The first head of the Central Intelligence Agency's Osama bin Laden-hunting unit tells CBS News that closing the unit was "a mistake" and "a questionable decision."
"Bin laden remains the single most important threat to the United States, and there's no way around that fact," Michael Scheuer a CBS News terrorism analyst said on The Early Show.
It was reported by the New York Times Tuesday that the CIA has closed the unit that for a decade had the mission of hunting Osama bin Laden and his top lieutenants.
The unit, known as Alec Station, was disbanded late last year and its analysts reassigned within the CIA Counterterrorist Center, the paper reported officials said.
Alec Station was named after the Scheuer's son, who was in charge of the unit at its inception in 1996.
Scheuer said bin Laden is unquestionably a threat to the United States.
"He's the one individual who the president and leaders in the ... Democratic
Party say could possibly detonate a weapon of mass destruction inside America," Scheuer told Early Show co-anchor Hannah Storm. "To dismantle the unit who chases that individual and that group seems to me a questionable decision."
Intelligence officials said the realignment reflects a view that al Qaeda is no longer as hierarchical as it once was, as well as a growing concern about al Qaeda-inspired groups that have begun carrying out attacks independent of bin Laden and his top deputy, Ayman al-Zawahiri. Scheuer said that the CIA issued a statement saying that bin Laden somehow couldn't communicate with his people anymore — but it's a statement he contests.
"We've seen just in the last couple weeks that (bin Laden) can dominate the international media whenever he wants to, and he reached out and replaced (Abu Musab al-) Zarqawi with one of his own people," Scheuer said. "So the idea that he's not in control is simply a pipe dream."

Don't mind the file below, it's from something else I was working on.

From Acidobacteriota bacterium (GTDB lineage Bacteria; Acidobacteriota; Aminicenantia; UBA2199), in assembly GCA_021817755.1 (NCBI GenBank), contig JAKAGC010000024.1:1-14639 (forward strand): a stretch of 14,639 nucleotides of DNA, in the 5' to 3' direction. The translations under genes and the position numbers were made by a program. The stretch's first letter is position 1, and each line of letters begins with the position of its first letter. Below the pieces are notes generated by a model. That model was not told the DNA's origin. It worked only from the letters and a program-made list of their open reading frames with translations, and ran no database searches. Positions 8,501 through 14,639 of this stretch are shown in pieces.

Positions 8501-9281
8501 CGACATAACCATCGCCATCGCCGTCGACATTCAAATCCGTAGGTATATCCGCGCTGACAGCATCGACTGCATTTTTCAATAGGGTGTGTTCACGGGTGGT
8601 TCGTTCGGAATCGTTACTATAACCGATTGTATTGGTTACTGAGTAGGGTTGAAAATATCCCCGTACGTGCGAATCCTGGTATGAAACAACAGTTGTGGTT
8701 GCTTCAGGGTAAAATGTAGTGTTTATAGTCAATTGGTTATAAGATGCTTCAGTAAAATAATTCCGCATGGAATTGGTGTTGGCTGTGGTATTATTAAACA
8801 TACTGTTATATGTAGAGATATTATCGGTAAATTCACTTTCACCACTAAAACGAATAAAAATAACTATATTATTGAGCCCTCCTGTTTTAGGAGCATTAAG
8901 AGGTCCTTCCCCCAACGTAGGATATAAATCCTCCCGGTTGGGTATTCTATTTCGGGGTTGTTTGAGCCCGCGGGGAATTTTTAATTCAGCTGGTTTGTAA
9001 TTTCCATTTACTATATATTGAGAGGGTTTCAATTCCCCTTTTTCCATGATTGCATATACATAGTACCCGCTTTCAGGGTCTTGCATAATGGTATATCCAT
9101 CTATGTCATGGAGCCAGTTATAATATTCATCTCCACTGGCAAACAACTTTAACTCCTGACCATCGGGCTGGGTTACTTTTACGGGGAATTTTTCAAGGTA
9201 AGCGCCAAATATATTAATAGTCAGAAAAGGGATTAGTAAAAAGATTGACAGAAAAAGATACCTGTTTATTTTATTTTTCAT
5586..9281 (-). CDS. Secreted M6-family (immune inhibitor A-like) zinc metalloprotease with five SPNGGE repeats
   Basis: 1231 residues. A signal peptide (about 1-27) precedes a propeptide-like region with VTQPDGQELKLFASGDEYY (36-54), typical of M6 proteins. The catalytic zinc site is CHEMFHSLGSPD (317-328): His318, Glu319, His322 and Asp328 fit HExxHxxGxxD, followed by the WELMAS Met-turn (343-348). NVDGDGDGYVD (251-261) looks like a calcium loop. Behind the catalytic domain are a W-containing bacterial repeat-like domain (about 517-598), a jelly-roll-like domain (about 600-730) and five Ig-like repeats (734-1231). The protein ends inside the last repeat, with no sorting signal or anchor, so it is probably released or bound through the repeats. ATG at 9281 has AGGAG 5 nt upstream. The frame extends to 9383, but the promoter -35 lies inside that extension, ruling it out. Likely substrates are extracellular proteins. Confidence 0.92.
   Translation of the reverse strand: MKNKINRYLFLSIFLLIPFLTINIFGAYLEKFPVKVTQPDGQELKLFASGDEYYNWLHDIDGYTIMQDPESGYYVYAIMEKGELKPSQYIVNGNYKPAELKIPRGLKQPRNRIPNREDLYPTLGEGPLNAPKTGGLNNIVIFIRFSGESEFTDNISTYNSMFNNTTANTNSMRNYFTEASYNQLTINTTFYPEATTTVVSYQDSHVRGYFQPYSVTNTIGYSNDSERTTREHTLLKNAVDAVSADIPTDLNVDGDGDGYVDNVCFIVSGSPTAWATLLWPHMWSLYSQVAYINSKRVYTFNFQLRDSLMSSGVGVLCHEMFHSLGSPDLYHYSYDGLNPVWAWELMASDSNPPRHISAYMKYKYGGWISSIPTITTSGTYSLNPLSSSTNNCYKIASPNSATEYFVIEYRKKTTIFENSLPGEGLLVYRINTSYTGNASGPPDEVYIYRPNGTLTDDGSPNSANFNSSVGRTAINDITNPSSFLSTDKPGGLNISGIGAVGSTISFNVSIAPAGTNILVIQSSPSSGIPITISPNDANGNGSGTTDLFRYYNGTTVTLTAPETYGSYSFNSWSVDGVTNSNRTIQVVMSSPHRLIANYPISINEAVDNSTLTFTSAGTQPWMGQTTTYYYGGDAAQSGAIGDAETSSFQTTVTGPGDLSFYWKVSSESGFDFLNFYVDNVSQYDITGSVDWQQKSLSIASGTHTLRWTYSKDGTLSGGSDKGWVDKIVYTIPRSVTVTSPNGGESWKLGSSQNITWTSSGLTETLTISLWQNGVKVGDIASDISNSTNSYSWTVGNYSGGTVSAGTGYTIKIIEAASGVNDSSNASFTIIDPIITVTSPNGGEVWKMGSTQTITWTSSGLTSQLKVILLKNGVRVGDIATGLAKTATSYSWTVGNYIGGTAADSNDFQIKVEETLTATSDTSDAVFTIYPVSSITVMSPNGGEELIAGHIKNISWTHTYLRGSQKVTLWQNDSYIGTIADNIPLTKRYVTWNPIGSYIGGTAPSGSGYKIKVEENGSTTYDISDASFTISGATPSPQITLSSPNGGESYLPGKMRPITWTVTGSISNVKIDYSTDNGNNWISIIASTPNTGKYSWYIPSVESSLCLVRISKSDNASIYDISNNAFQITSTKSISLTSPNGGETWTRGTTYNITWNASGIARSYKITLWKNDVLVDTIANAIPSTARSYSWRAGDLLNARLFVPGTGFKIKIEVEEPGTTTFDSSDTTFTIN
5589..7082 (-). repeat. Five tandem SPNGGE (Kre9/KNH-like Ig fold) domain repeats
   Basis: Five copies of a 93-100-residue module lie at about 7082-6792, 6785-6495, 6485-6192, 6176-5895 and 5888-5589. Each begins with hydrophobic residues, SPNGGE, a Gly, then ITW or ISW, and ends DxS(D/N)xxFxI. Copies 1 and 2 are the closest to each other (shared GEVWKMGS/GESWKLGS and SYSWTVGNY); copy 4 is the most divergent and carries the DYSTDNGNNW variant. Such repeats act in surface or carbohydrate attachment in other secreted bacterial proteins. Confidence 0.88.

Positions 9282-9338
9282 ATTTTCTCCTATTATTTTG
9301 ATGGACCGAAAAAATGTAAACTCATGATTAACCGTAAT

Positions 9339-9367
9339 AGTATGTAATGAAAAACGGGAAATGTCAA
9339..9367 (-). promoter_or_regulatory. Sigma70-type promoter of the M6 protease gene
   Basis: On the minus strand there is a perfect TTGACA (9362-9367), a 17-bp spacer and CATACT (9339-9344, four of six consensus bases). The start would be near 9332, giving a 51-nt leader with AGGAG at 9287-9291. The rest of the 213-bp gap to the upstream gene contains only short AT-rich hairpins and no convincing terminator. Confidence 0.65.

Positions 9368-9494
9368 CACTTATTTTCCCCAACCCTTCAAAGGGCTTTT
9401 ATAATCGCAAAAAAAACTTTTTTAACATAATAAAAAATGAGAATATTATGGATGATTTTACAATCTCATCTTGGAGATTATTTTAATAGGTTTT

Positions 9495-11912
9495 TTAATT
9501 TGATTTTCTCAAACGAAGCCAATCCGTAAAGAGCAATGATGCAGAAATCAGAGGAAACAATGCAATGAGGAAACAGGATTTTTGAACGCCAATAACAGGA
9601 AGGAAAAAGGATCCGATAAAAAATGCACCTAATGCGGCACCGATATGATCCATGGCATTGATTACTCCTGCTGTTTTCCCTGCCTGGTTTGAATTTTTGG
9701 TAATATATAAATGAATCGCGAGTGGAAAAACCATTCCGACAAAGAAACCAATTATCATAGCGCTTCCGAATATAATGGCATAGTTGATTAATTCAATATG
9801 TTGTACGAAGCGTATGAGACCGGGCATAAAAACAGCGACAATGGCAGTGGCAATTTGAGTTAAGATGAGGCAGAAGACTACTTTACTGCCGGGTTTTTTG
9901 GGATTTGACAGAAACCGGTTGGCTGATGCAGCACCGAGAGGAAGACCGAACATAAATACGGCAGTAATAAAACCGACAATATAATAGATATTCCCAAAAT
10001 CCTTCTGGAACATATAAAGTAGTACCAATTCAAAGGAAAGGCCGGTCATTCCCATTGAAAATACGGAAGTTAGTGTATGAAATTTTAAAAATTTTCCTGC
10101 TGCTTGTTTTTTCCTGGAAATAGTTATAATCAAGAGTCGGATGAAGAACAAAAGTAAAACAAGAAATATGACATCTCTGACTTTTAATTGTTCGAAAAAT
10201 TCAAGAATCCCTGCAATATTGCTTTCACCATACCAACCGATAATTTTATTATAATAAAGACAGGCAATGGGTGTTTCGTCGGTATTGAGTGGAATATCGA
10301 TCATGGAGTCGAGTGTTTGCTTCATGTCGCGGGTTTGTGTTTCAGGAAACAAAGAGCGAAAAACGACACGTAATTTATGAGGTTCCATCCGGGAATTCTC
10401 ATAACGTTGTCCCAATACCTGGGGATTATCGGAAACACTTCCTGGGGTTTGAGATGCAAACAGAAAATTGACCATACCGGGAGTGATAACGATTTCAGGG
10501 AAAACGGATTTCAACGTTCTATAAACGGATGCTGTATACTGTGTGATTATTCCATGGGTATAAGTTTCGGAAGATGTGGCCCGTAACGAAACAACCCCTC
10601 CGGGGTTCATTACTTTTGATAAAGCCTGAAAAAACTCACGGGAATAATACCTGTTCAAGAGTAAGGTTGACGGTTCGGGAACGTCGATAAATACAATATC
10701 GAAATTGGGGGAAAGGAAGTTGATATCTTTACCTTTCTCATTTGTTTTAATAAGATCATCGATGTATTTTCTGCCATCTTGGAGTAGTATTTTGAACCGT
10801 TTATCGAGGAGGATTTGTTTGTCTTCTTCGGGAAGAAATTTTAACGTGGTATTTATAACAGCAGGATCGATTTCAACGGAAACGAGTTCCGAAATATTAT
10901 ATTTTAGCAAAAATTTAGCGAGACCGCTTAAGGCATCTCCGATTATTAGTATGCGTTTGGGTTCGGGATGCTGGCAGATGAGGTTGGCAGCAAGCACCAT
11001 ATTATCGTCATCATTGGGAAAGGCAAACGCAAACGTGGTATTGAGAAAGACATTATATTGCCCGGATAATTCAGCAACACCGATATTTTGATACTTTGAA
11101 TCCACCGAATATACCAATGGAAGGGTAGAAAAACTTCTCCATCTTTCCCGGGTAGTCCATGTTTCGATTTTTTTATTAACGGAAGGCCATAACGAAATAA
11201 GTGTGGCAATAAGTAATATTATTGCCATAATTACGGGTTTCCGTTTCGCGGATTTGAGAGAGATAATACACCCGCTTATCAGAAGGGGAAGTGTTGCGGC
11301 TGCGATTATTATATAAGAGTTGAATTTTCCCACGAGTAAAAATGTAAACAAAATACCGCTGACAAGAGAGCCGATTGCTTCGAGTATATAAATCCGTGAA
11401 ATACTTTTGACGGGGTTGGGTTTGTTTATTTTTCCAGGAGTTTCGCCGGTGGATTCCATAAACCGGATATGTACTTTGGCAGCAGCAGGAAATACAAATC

Agency officials said that tracking bin Laden and his deputies remained a high priority, and that the decision to disband the unit was not a sign that the effort had slackened.
Instead, it reflects a belief that the agency can better deal with high-level threats by focusing on regional trends rather than on specific organizations or individuals, the Times reported.
"This is an agile agency, and the decision was made to ensure greater reach and focus," CIA spokeswoman Jennifer Millerwise Dyck told the paper.
The decision to close the unit was first reported by National Public Radio, The Times said.
Meanwhile, Pakistan's prime minister said Wednesday that Osama bin Laden's whereabouts are unknown. Bin Laden and other al Qaeda and Taliban figures are believed to be at large along the porous Pakistani-Afghan frontier, but Prime Minister Shaukat Aziz said such reports were speculative.
"There is speculation as to where he is, but certainly nobody has a clue," Aziz told reporters. "If they did, they would use all their resources to go after the individual and try and capture him."
Scheuer said no amount of resources should be spared in finding the terror chief.
"He is — we don't like to say it but he is — the hero of the Islamic world," Scheuer said. "He is a target against which no amount of resources should be spared."